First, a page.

The Policy Circle also took the opportunity to attack unions. In the context of teacher's unions, Sylvie Légère told viewers that “unions really prevent, especially in education, really prevent teachers from innovating, trying new things, and going above and beyond the basic requirements.”[14] Guest speaker Priya Brannick further explained that "when you think of public sector unions, especially when you have ones that cover a large number of teachers or workers, you’re basically thinking one size fits all. Oftentimes it drives up costs, like generally public sector workers earn more on average to comparable workers in the private sectors and that means you know higher taxes generally speaking. But it also means you’re going to go years and years without thinking of innovating... a policy solution might be something like school vouchers or education savings account."[15]

Legitimizing a Funding Freeze to the WHO during COVID-19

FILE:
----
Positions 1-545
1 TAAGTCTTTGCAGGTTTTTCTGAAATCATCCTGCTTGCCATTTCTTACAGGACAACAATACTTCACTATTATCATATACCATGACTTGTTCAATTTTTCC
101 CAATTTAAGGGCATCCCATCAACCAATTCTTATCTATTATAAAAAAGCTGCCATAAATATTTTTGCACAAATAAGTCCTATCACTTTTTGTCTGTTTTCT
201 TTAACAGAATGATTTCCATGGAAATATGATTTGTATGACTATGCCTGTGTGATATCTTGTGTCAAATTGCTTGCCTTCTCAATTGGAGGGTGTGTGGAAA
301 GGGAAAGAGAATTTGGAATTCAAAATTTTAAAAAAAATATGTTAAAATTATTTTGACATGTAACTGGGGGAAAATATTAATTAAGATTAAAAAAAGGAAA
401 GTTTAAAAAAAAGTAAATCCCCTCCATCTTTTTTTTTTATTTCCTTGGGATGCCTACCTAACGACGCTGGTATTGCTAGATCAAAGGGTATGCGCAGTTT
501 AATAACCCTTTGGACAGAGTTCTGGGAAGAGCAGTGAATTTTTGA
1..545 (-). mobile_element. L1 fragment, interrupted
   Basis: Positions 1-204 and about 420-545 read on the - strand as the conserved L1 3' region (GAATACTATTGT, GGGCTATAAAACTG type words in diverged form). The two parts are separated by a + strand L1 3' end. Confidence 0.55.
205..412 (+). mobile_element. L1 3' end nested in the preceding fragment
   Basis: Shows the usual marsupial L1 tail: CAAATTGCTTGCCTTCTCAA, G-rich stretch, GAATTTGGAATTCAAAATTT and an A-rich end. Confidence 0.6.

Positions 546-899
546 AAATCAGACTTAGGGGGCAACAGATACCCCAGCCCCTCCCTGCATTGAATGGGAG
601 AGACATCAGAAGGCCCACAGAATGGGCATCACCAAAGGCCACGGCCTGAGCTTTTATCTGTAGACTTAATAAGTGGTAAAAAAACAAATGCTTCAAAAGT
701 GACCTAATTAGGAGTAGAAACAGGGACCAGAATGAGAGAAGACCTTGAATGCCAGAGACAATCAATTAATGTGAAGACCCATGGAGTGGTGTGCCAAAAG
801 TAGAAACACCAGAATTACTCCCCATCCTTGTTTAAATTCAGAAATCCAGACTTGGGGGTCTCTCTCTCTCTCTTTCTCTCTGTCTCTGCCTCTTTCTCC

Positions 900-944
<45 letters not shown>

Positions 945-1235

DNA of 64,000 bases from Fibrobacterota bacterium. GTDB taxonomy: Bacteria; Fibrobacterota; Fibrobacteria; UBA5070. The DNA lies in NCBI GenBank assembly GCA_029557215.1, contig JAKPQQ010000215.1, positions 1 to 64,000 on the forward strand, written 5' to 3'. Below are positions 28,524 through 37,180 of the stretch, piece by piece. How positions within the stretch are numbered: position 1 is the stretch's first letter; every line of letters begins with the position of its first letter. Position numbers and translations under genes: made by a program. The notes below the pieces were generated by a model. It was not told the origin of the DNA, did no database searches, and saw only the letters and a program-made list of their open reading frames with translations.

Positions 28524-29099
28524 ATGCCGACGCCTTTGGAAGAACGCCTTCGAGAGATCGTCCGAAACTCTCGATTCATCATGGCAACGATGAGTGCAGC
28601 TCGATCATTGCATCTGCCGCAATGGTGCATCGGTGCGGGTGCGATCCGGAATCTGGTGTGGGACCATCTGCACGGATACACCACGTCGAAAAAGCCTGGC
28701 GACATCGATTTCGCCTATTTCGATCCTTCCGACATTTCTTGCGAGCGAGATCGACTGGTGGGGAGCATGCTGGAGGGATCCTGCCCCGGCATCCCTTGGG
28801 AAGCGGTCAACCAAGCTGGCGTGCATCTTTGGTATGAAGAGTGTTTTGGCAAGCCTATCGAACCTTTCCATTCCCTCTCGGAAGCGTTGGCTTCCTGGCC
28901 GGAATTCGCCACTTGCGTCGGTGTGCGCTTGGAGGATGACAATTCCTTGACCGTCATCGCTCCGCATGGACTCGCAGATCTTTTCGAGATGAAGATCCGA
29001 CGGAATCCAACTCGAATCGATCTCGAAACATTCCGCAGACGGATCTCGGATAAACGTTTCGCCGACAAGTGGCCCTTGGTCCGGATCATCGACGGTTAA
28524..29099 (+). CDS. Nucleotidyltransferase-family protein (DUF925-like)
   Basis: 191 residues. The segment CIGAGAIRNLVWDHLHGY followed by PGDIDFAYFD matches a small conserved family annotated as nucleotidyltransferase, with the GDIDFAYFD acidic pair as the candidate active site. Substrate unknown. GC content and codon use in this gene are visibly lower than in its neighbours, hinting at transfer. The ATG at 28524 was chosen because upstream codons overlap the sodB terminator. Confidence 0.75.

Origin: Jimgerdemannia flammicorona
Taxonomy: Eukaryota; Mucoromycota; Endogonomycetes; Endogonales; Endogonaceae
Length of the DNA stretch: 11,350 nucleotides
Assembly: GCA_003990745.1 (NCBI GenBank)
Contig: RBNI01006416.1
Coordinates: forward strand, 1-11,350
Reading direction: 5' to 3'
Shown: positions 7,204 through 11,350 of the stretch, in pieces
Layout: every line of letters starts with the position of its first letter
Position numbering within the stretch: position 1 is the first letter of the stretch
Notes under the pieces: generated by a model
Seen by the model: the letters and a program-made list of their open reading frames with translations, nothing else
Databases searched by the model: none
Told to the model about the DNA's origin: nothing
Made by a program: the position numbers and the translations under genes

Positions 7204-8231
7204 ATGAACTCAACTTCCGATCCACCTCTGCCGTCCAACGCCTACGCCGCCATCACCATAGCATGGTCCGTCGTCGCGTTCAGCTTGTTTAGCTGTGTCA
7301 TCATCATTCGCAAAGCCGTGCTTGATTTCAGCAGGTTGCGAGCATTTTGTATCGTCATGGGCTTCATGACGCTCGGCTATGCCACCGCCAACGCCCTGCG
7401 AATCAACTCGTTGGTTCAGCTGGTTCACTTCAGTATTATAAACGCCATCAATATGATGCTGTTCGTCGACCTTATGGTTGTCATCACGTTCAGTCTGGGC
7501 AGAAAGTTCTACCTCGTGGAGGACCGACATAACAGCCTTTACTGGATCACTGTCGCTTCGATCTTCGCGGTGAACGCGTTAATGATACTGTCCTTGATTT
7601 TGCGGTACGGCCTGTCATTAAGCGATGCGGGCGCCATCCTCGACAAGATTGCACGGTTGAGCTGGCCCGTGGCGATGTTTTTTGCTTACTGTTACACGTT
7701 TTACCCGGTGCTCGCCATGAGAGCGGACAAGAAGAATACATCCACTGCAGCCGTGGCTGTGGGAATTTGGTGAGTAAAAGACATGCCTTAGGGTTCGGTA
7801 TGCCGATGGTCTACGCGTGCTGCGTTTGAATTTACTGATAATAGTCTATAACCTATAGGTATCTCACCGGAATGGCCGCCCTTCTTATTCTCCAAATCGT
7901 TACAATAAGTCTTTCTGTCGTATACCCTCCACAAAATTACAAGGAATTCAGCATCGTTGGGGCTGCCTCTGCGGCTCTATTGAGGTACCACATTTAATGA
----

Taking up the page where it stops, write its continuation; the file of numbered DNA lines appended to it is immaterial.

In June of 2020, The Policy Circle hosted a webinar titled "U.S. China Relations and Playing the Long [Policy] Game" which criticized China as an authoritarian country that seeks global economic dominance.[16] Within their criticism, guest speaker Heather Nauert told viewers that “China, and I’m not saying this has been the case with the WHO, but we’ve seen China in the past offer countries and individuals bags of money to try to do things, to try to do what it wants to do. They have offered in the past bribes. Now again, I want to be clear I’m not saying that’s what has happened with the WHO here, but all of this needs to be investigated because the WHO was very reluctant very early on to talk about what was happening in Wuhan."[17] Later on in the webinar, in response to a direct question from the audience, Nauert asserts that “I think it’s a good idea what the president’s doing. And I know it sounds really bad to say oh my gosh the United States is going to freeze money or withhold money from the WHO until an investigation is conducted. It sounds bad, you’re not giving money to the World Health Organization, bad America. Well goodness if we’re spending between four and five hundred million dollars annually to an organization that didn’t put out, that didn’t help put out true, honest, factual information about a virus that was spreading in China and throughout the world… well I think it’s important to hold these organizations accountable.[18]